Here’s a snapshot of the Fundamentals section in my system:
That’s not exactly your typical recipe for higher prices.
F has trended higher after a better-than-expected quarterly report in early May. Shares also got a lift from a recent $9.2 billion loan from the government to build plants that manufacture batteries for electric vehicles.
But the data tells me there are still too many headwinds to invest right now… especially when there are much stronger opportunities out there.
It’s much the same story for GM (56.9 Quantum Score) and Toyota (58.6 Quantum Score):
- GM’s fundamentals are the best of the three, with a 50 rating, which is as middle-of-the-road as you can get.
- Toyota’s technicals are robust, at 73.5, but its Fundamental Score is just 37.5, barely better than Ford’s.
Current momentum is strong, but all three have potentially tougher roads ahead with sluggish or negative sales and earnings growth, high debt, and low profit margins.
An Under-the-Radar Winner
What about a company with a super strong Quantum Score of 87.9… and an equally impressive Technical Score of 88.2 and Fundamental Score of 87.5?
Now we’re talking.
This isn’t an automaker with high debt and heavy factory, labor, and equipment costs. It facilitates buying and selling cars, much of it online.
This is a smaller, lesser-known business than the big-name automakers, but it provides critical support in multiple avenues of selling used cars.
The company is Copart (CPRT). And it’s a powerhouse in my Quantum Edge system.
It also hit a new all-time high on Friday, and it’s one of our biggest winners in my Quantum Edge Pro portfolio, advancing 30% in a little over three months.
Copart has spent decades as a leader in the used-car market. It specializes in online auctions and vehicle remarketing services. It sells cars and trucks to licensed vehicle dismantlers, rebuilders, repair licensees, used-vehicle dealers, exporters, and even to consumers.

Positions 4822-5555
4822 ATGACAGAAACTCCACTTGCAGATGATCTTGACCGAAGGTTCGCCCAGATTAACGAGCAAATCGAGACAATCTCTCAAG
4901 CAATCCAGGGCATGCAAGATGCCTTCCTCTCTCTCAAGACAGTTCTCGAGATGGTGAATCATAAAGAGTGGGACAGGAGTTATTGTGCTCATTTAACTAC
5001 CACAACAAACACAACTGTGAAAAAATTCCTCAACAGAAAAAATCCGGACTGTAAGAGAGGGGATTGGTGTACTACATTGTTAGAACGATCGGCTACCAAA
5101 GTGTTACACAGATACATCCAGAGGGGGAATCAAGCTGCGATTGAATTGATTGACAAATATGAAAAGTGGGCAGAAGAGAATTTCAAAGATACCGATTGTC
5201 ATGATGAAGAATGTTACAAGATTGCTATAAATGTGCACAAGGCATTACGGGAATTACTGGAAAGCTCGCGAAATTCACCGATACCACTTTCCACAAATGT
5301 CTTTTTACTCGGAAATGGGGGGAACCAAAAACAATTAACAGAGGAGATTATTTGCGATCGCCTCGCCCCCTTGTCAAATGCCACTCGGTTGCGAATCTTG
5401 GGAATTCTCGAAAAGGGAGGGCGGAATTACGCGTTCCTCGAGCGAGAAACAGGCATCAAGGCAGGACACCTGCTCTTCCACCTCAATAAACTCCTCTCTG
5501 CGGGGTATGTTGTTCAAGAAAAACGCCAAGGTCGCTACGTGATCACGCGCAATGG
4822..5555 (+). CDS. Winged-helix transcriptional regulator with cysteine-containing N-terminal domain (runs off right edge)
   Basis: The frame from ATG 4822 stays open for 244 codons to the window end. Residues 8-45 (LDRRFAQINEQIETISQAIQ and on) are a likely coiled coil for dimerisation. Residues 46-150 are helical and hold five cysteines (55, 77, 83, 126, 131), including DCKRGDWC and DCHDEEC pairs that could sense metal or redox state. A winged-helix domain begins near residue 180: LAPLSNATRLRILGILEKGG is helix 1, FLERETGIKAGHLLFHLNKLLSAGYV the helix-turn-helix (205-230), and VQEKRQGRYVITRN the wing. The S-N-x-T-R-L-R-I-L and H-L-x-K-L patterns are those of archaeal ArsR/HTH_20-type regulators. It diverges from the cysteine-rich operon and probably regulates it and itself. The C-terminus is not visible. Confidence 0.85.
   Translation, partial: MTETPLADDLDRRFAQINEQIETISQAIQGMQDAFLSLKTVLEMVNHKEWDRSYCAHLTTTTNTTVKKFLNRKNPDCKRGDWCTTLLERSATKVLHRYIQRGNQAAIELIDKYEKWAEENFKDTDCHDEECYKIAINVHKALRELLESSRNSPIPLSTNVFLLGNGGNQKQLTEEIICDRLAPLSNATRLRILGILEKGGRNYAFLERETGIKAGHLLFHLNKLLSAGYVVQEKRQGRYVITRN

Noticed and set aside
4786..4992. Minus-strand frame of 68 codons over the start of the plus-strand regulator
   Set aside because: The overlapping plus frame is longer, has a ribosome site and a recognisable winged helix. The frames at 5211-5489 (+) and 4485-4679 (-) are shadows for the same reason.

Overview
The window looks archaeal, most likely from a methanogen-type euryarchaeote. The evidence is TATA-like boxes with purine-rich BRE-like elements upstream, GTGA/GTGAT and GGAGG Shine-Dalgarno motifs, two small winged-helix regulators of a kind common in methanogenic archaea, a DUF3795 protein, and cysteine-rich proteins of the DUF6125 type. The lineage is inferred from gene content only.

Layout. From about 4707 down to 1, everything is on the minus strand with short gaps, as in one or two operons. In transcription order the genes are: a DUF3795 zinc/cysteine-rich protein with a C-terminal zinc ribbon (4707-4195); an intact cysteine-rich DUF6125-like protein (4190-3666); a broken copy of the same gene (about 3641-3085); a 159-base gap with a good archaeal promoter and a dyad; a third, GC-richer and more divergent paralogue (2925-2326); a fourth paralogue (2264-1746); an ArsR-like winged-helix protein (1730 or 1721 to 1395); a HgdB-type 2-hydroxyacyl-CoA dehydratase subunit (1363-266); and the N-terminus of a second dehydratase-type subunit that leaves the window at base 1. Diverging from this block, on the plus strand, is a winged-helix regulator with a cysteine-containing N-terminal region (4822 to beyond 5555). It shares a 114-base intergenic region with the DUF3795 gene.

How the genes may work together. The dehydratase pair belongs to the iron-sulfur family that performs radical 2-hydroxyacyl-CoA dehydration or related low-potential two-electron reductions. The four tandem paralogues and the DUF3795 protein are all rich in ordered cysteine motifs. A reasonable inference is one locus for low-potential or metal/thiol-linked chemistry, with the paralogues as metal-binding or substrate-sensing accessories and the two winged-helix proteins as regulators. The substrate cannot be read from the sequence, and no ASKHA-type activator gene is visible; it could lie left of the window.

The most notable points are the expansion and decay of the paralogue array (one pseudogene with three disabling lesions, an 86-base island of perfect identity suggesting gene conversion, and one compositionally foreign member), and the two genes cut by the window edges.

This may seem like a fairly straightforward business, even dull, but Copart’s stock is an absolute beast. I’ve seen 15 Big Money buy signals just in 2023 so far. And, just as impressive, CPRT has appeared on my elite Top 20 list eight times this year. Institutions and hedge funds pay for this list that showcases the best stocks in the market.
Copart is far above where I recommended my Quantum Edge Pro readers buy it, but the data indicates more upside ahead for us to build on our already big gains. It’s a stock worth considering, especially on a pullback.
In fact, Copart is exactly the kind of stock I look for and recommend to my readers. Unlike Ford, GM, and Toyota, it has powerhouse fundamentals, strong technical momentum, and Big Money is pouring in.
That’s how to put moneymaking odds firmly in your favor.
Editor, Jason Bodner’s Power Trends
P.S. Back when I was on Wall Street, I saw how easy it was for the rich to get richer… and how impossible it was for the little guy to keep up.
That’s why having a “data edge” is critical.
With the new developments in AI, it’s clear to me that anyone who doesn’t get on the right side of the every-growing Data Divide is going to get left behind.
Using the right data in the right way can put the odds firmly in your favor.